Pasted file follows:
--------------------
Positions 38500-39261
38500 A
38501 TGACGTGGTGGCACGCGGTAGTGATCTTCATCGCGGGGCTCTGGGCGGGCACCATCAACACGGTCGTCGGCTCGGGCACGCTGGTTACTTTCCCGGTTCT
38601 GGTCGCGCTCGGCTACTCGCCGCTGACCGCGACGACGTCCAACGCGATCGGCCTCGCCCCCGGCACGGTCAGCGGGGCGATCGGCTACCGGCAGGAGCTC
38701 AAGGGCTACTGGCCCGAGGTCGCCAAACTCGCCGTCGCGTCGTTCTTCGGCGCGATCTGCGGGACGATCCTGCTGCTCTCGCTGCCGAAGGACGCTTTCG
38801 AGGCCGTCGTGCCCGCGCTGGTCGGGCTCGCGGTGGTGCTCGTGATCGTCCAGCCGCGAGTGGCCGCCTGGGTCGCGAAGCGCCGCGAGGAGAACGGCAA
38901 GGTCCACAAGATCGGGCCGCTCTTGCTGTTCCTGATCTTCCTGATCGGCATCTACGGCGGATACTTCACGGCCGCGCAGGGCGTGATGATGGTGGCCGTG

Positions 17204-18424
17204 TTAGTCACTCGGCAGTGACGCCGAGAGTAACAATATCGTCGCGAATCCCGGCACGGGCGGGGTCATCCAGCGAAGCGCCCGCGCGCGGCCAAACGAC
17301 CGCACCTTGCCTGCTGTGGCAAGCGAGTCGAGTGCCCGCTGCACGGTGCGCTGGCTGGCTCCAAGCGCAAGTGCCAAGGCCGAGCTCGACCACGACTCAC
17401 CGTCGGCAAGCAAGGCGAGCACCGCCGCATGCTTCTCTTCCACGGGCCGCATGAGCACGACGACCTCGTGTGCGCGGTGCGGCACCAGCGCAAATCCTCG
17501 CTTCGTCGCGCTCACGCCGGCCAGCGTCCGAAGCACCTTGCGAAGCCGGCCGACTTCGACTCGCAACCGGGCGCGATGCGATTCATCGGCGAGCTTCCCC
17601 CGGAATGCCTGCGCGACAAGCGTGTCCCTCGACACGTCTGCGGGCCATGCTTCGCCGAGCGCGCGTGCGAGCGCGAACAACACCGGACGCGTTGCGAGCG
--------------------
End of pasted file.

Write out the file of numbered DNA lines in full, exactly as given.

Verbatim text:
Positions 38500-39261
38500 A
38501 TGACGTGGTGGCACGCGGTAGTGATCTTCATCGCGGGGCTCTGGGCGGGCACCATCAACACGGTCGTCGGCTCGGGCACGCTGGTTACTTTCCCGGTTCT
38601 GGTCGCGCTCGGCTACTCGCCGCTGACCGCGACGACGTCCAACGCGATCGGCCTCGCCCCCGGCACGGTCAGCGGGGCGATCGGCTACCGGCAGGAGCTC
38701 AAGGGCTACTGGCCCGAGGTCGCCAAACTCGCCGTCGCGTCGTTCTTCGGCGCGATCTGCGGGACGATCCTGCTGCTCTCGCTGCCGAAGGACGCTTTCG
38801 AGGCCGTCGTGCCCGCGCTGGTCGGGCTCGCGGTGGTGCTCGTGATCGTCCAGCCGCGAGTGGCCGCCTGGGTCGCGAAGCGCCGCGAGGAGAACGGCAA
38901 GGTCCACAAGATCGGGCCGCTCTTGCTGTTCCTGATCTTCCTGATCGGCATCTACGGCGGATACTTCACGGCCGCGCAGGGCGTGATGATGGTGGCCGTG

Positions 17204-18424
17204 TTAGTCACTCGGCAGTGACGCCGAGAGTAACAATATCGTCGCGAATCCCGGCACGGGCGGGGTCATCCAGCGAAGCGCCCGCGCGCGGCCAAACGAC
17301 CGCACCTTGCCTGCTGTGGCAAGCGAGTCGAGTGCCCGCTGCACGGTGCGCTGGCTGGCTCCAAGCGCAAGTGCCAAGGCCGAGCTCGACCACGACTCAC
17401 CGTCGGCAAGCAAGGCGAGCACCGCCGCATGCTTCTCTTCCACGGGCCGCATGAGCACGACGACCTCGTGTGCGCGGTGCGGCACCAGCGCAAATCCTCG
17501 CTTCGTCGCGCTCACGCCGGCCAGCGTCCGAAGCACCTTGCGAAGCCGGCCGACTTCGACTCGCAACCGGGCGCGATGCGATTCATCGGCGAGCTTCCCC
17601 CGGAATGCCTGCGCGACAAGCGTGTCCCTCGACACGTCTGCGGGCCATGCTTCGCCGAGCGCGCGTGCGAGCGCGAACAACACCGGACGCGTTGCGAGCG